Beliefnet
Science and SpiritReprinted with permission from the July/ August issue of Science & Spirit Magazine.

Art has paid homage to deities for thousands of years. Understanding these works involves journeys through time and across cultures-with some unexpected findings along the way.

Interpreting art is a tricky, uncertain endeavor, particularly when the gods are involved. Take, for example, Fudo Myo-o, an esoteric Japanese Buddhist deity whose likenesses date back to the twelfth century. He was sometimes confused with Ususama, another Buddhist deity who was regarded as a devourer of stinking matter.

As a result, statues of poor Fudo Myo-o were occasionally placed near bathrooms in Buddhist temples. What is pleasing to one deity is perhaps not so enjoyable to another.

For millennia, religious statues, paintings, and diagrams have been created not only as objects to be admired, but also as tools for maintaining relations with ancestors, gods, and the dead transform- ing the human body and soul; and foreseeing and changing the future. But in spite of the original intentions behind them, they are-as in the case of Fudo Myo-o-subject to reinterpretations over time.

Even relatively current works can leave us scratching our heads, wondering what their creators intended. The 1918 plumbing contraption titled God, attributed to Elsa von Freytag-Loringhoven and Morton Schamberg, is intended to be a statement on technology, but leaves us to wonder what sort of statement the artists intended to make about a Supreme Being. We know from records that Freytag-Loringhoven wrote to Solomon Guggenheim that "God should take lessons on production efficiency from Henry Ford." Still, the meaning of "God" in any work of art lies within its beholders.

For older works unaccompanied by records from the original artists, we are left to find meaning on our own. A tenth-century South Indian Hindu statue, for instance, at first appears to depict the god Brahma, who is frequently shown with four heads. Yet, the detail of a third eye on the foreheads suggests that this is the god Shiva-an interpretation that is accepted by most scholars, even though Shiva is not usually portrayed with four heads. In studying artwork from cultures with multiple gods, scholars often base their interpretations on the salient design features generally associated with a certain god. For the South Indian Hindu statue, for instance, it is more likely that Shiva would be depicted with four heads than Brahma be given a third eye. This approach, however, is not foolproof: The possibility remains that someone could have created Brahma with three eyes precisely because no one had done so before.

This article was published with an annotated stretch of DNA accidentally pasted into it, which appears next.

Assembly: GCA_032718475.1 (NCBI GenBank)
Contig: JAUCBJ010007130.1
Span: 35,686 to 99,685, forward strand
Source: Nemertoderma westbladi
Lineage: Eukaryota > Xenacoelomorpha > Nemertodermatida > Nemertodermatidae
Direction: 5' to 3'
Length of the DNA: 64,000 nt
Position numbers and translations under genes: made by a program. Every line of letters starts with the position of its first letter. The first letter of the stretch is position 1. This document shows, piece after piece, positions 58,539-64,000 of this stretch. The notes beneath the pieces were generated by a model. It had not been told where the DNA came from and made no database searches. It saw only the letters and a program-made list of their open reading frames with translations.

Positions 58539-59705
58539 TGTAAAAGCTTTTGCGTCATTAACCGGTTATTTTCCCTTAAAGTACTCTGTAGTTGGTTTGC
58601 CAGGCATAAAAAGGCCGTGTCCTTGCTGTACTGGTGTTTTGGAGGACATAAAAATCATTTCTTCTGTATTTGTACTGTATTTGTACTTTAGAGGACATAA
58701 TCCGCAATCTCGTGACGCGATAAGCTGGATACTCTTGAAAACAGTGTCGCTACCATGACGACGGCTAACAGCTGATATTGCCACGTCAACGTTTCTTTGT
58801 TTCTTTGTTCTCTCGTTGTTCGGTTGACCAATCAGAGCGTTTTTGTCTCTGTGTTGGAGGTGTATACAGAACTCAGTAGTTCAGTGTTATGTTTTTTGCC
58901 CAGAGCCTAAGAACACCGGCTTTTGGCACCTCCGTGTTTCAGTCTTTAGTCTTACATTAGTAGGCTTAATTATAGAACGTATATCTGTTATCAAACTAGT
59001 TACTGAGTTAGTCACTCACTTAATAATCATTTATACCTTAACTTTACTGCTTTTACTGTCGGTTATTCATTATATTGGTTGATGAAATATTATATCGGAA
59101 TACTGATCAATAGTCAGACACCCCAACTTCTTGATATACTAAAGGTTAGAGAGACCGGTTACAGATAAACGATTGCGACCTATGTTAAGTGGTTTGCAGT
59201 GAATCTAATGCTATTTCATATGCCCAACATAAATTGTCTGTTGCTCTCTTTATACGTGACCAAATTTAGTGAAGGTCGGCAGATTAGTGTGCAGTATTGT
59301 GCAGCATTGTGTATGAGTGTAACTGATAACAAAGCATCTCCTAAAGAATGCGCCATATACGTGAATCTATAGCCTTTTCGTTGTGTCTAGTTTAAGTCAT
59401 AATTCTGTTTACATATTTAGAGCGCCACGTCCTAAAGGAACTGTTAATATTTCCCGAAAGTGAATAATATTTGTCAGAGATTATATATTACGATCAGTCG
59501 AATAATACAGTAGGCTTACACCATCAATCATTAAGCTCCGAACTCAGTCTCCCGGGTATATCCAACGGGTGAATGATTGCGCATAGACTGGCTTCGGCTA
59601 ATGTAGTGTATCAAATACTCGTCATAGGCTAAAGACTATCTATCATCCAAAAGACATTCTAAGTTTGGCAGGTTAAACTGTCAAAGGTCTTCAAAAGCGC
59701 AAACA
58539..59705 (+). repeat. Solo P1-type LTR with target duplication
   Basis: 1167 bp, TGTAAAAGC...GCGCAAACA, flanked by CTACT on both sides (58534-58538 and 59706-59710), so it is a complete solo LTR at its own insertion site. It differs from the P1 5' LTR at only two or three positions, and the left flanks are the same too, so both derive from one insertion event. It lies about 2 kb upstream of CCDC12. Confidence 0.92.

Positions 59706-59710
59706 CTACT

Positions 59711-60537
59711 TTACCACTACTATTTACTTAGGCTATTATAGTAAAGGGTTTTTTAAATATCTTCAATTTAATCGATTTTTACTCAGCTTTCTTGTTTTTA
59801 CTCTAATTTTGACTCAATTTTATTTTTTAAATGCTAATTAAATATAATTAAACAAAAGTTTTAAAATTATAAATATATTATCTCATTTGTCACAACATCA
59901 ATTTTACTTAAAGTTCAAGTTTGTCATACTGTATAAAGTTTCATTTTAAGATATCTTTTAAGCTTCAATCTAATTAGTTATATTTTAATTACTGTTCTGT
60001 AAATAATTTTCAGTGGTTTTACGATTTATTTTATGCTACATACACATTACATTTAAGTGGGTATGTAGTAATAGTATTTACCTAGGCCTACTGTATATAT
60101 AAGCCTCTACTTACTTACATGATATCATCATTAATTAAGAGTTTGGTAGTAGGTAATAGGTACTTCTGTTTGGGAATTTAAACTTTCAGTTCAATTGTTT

A similar sort of best-guesswork applies to a ninth-century Assyrian relief from the Palace of the ruler Ashurbanipal II. The wings, basket, cone, and posture of the figure could be used to identify it as an apkallu, or divine sage, since these elements were specific to sages. With the creators of the relief long gone, however, we can never be certain. With generations of viewers ascribing different meanings to the pieces, we stray from the original intentions.

These examples point to a main challenge in interpreting works of religious art: They can conceivably be interpreted to represent anything. Art historians and religious scholars become like archaeologists, deciphering pieces, looking for details, discerning clues to the past. The work is vast, sometimes taking them across cultures with accumulated knowledge as their guide.

To even guess at how artwork depicting the female Buddhist figure Guanyin grew out of earlier representations of a male Indian figure, scholars had to know something of the transference of Buddhist practice to China. It was there, they believe, that the figure came to represent a deity that women would pray to in order to bear sons-which in that age was more desirable than bearing daughters. To understand why African artists came to create two kinds of religious artwork-one for local ceremonial use and a slightly different sort of "traditional African religious art" for a foreign market-scholars would have to be familiar with the winds of fashion: Late nineteenth- and early twentieth-century African art, such as Ibo carvings from Nigeria, enjoyed a vogue in Europe during Picasso's time.

For all the ambiguity involved in interpreting religious artworks, the endeavor can enrich one's appreciation for the stakes involved in creating, using, and sometimes reimagining them. After all, such works are testaments to religious goals and practices that have always been in flux and sometimes in conflict. By learning their histories, it perhaps becomes easier to appreciate the ways in which ongoing conflicts, transformations, and resolutions have shaped the histories of our spiritual lives.
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